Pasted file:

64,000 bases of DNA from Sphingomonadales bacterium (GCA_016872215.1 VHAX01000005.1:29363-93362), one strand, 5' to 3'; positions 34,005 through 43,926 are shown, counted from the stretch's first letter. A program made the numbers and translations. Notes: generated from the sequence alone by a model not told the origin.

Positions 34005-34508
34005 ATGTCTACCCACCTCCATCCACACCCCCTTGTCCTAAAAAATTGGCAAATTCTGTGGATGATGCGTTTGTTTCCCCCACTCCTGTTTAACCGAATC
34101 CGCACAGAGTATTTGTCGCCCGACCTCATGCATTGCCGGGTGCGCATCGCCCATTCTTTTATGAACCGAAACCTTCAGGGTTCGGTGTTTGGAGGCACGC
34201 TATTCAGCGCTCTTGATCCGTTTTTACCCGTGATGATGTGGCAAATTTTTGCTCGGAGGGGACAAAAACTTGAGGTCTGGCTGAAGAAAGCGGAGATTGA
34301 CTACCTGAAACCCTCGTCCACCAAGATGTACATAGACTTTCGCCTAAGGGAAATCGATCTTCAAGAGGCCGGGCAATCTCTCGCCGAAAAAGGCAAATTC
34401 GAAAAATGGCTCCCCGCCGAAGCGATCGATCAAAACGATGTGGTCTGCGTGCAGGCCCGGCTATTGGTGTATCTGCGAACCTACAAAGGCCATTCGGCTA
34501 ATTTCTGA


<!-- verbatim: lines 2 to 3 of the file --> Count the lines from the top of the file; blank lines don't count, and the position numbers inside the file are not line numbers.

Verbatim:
Positions 34005-34508
34005 ATGTCTACCCACCTCCATCCACACCCCCTTGTCCTAAAAAATTGGCAAATTCTGTGGATGATGCGTTTGTTTCCCCCACTCCTGTTTAACCGAATC